Whether caused by a hurricane, a virus or a storage failure, statistics show that most small to mid-sized businesses will experience at least one instance of system downtime a year. Once a year doesn’t seem like much, but consider this: Aberdeen Group estimates that an hour of downtime costs a mid-sized business an average of $74,000.Then factor in results from a Harris Interactive Survey, which found that IT managers estimate 30 hours on average for recovery.
This publicaBon is for small to mid-‐ size business owners and financial/operaBonal decision makers responsible for overall corporate welfare. If your reputaBon or revenue will suffer from a business failure, this is for you.
For many small to mid-sized companies an initial data protection strategy often consists of utilities that come with the operating system or environment or one of the “default” data protection products for those platforms. As these companies grow so do their on-premise data protection demands, and their expectations. Often the original data protection solutions are inadequate and they look for a new application. As part of this search they include cloud focused products that can also aide in offsite data movement and disaster recovery (DR). The challenge for the small and mid-sized company is finding a solution that addresses both their on-premise data protection and off-premise DR needs.
Originally data protection was focused on backup windows and getting backups done before users came to work in the morning.And disaster recovery (DR) used to mean getting those backups (initially tapes, but now disk backups as well) stored in a safe place off-site. But as the overall speed of business picks up and more companies rely on their computer systems to run their businesses, they’re starting to realize the cost of downtime. Recovery therefore becomes the focus, and the need for a ‘real’ DR solution is recognized by more of these companies, including those in the mid-market space and smaller.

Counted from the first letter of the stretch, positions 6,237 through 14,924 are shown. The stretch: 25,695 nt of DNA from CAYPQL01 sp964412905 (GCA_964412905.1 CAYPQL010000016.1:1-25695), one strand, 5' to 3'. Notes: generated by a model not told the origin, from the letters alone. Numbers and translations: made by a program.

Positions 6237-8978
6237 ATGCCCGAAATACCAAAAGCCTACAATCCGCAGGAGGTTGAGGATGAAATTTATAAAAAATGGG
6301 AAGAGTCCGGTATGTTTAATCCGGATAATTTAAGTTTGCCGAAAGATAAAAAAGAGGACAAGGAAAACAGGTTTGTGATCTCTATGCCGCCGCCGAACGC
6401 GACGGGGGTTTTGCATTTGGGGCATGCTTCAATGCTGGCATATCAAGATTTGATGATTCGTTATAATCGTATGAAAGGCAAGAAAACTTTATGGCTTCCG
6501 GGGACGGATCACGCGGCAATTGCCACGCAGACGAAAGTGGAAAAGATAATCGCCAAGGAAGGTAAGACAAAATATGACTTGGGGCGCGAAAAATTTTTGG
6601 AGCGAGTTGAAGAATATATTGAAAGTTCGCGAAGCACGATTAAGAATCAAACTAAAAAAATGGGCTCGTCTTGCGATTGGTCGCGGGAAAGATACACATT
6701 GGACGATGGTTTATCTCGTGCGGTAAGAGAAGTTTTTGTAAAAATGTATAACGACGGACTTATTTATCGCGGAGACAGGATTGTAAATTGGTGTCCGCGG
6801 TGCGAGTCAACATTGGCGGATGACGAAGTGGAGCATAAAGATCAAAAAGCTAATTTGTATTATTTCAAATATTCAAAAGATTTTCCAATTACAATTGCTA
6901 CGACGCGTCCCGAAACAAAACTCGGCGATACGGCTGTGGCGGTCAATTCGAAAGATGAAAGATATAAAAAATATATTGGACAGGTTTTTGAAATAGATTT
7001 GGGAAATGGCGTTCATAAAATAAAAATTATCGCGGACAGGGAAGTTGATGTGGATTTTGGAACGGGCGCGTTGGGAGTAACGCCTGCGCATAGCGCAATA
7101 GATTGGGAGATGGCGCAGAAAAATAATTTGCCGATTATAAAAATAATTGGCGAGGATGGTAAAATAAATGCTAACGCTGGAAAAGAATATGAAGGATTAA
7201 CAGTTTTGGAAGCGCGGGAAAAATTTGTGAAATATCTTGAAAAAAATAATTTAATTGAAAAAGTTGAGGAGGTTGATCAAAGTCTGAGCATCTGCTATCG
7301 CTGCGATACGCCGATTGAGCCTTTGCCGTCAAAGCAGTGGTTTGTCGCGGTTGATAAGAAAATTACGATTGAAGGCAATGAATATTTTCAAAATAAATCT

Testing at least once per month is important to maintain engineering best practices, to comply with stringent standards for data protection and recovery, and to gain confidence and peace of mind. In the midst of disaster is not the time to determine the flaws in your backup and recovery system. Backup alone is useless without the ability to efficiently recover, and technologists know all too well that the only path from “ought to work” to “known to work” is through testing.
Chances are that you are dissatisfied with your current backup solution, as half of those surveyed by NetApp have stated. You probably have a pile of tapes or disks that represent you faithfully copying your files using a traditional backup software utility. But when disaster strikes and an entire server goes south, getting a working server online quickly and without a lot of running around isn’t going to happen. And chances are that the recovery process is so tortured and involved that you are lucky if you can do a full recovery test procedure once a year.
The options for the safe protection of data were once very costly to build and complex to maintain. Today, there are new alternatives to choose from and many companies are considering the cloud as a safe and secure way to remotely back up and protect their data. The cloud has become a popular trend, especially among small and mid-sized companies, since businesses can outsource this aspect of their operation and eliminate the hassle of day-to-day operations, while still ensuring security of their data.
Many disaster recovery solutions, including those from Axcient, Datto, Zenith and Unitrends, often categorize themselves as turnkey “appliances,” touting ease of use and fully automated capabilities. Yet, not all of these solutions fit the true definition of an appliance and are apt to cause frustration when claims of simplicity do not match reality.
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